The problem with A1c isn’t the number it’s the frequency with which the test is performed. While A1c measurements should be performed quarterly this is far from reality. In the real world only a minor percentage of patients actually have A1c measured quarterly, semi-annual or annual measurements are more the norm. This being the case regular glucose measurements take on an even greater importance.
Unfortunately the major glucose monitoring companies have wasted an opportunity when times were good, when they could have easily afforded to push an education agenda. Instead they spent considerable resources on developing new monitors with fancy features that hardly anyone uses. All this time the patient population was exploding and diabetes related healthcare costs were rising. It’s not surprising that studies were initiated to gauge the effectiveness of glucose monitoring, a multi-billion dollar expense.
Given the poor state of education no one should be shocked or surprised that the majority of these studies showed little evidence between improved outcomes and glucose monitoring, particularly with non-insulin using type 2 patients. Diabetic Investor has little doubt with healthcare costs rising faster than inflation combined with the exploding type 2 diabetes population, insurers will use these studies to justify changes or elimination of reimbursement for glucose testing supplies for non-insulin using patients.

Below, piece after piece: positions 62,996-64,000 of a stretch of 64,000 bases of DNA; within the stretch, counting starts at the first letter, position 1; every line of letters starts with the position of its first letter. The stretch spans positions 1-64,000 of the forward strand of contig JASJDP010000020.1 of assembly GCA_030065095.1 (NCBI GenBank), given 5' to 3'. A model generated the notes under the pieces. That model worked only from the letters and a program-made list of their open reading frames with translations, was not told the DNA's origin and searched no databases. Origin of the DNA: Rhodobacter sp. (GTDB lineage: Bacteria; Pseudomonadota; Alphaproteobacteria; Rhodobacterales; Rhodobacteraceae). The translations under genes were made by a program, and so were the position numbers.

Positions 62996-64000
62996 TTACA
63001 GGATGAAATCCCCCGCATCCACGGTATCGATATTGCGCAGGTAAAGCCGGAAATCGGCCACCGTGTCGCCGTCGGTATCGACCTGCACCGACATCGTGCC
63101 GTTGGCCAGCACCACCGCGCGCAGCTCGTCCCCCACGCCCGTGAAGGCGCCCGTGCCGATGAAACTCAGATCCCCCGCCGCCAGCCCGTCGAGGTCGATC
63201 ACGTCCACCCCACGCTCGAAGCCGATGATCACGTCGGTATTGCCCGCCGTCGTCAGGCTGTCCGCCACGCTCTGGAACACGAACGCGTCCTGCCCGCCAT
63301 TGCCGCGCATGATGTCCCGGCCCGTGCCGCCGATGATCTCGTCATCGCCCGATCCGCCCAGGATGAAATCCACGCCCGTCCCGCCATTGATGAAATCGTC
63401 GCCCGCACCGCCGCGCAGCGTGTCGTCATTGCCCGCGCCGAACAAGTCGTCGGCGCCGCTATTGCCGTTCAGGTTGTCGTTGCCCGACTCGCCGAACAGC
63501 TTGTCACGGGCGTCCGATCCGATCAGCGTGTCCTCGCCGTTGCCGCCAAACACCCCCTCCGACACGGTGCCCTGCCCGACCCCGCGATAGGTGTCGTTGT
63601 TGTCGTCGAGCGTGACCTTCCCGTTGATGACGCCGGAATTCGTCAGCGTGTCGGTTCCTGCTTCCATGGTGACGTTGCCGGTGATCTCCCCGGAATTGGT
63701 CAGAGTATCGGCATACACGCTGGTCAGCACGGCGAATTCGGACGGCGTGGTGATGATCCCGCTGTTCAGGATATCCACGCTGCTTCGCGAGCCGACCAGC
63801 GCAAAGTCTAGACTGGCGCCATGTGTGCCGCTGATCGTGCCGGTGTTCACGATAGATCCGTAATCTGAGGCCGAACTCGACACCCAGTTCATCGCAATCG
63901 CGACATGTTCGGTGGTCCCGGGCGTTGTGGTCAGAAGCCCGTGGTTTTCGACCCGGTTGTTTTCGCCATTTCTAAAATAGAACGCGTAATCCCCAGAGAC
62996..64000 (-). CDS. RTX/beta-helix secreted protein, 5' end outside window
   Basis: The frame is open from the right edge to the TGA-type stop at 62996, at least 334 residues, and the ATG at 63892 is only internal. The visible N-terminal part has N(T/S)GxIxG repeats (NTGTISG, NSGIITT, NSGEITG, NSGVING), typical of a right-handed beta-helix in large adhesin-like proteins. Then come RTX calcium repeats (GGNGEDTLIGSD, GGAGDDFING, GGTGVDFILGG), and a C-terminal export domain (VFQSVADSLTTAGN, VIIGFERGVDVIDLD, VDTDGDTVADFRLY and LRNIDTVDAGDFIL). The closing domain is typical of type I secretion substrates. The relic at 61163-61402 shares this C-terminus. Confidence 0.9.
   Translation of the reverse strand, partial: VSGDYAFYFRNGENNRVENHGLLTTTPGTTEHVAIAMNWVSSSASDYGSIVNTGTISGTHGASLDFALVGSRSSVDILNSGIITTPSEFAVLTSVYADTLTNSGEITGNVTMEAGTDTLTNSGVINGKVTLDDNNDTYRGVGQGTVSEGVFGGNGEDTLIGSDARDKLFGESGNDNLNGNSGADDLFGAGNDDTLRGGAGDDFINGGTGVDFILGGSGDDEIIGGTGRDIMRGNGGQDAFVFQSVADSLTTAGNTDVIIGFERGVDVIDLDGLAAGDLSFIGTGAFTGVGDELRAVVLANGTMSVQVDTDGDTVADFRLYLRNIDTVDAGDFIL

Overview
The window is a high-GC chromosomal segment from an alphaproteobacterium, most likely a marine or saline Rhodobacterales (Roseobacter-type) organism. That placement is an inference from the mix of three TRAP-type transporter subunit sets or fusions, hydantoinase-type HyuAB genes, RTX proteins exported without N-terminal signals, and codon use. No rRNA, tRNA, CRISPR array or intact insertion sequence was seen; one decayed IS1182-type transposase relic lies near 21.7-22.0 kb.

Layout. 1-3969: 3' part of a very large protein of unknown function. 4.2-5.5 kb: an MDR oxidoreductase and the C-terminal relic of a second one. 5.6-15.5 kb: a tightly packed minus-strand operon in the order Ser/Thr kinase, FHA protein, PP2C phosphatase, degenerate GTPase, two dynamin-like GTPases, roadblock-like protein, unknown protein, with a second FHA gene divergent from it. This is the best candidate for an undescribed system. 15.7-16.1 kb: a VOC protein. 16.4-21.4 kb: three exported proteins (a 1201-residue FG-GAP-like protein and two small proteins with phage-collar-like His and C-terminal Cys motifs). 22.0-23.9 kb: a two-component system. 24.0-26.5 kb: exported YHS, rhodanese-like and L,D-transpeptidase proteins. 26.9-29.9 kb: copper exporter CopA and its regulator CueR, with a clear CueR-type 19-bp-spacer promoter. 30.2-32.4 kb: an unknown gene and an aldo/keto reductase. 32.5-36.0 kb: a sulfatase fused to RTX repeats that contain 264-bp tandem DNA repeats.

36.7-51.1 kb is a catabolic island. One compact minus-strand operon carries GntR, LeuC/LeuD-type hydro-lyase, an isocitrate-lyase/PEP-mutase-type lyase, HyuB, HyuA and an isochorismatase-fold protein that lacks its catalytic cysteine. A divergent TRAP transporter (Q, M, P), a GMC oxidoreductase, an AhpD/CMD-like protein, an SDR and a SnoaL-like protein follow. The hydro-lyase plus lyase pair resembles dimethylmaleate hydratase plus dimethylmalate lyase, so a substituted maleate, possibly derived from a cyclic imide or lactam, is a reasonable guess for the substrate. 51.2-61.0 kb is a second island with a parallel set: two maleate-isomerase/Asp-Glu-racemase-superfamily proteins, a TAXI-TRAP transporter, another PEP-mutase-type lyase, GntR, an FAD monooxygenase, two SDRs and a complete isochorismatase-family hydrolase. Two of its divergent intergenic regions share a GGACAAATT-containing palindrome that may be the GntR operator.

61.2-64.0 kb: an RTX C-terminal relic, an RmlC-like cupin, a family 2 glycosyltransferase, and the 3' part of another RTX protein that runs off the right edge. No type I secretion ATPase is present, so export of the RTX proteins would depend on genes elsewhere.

Then that moaning which is getting loader with each study that’s released will extend beyond glucose monitoring companies to medical supply companies like Medco (NYSE:MHS) the new owners of Liberty Medical Supply, CCS Medical, Access and Byram Healthcare. Not to mention retailers like Walgreens (NYSE:WAG), CVS/Caremark (NYSE:CVS) and Rite-Aid (NYSE:RAD) who would see their pharmacy traffic drop dramatically.
When this change in reimbursement becomes reality, notice we said when not if, there will be the usual finger pointing and blame. There will be lots of noise, physicians will start screaming that the bad ole insurance companies are once again hurting the patient in favor of profits. The reality is all these critics claiming to have the best interest of the patient in mind are just as responsible as the bad ole insurance companies. Companies who unfortunately have plenty of documented evidence to justify any move they make.
The bottom line here is the old saying “An opportunity lost is an opportunity missed” applies to the BGM market.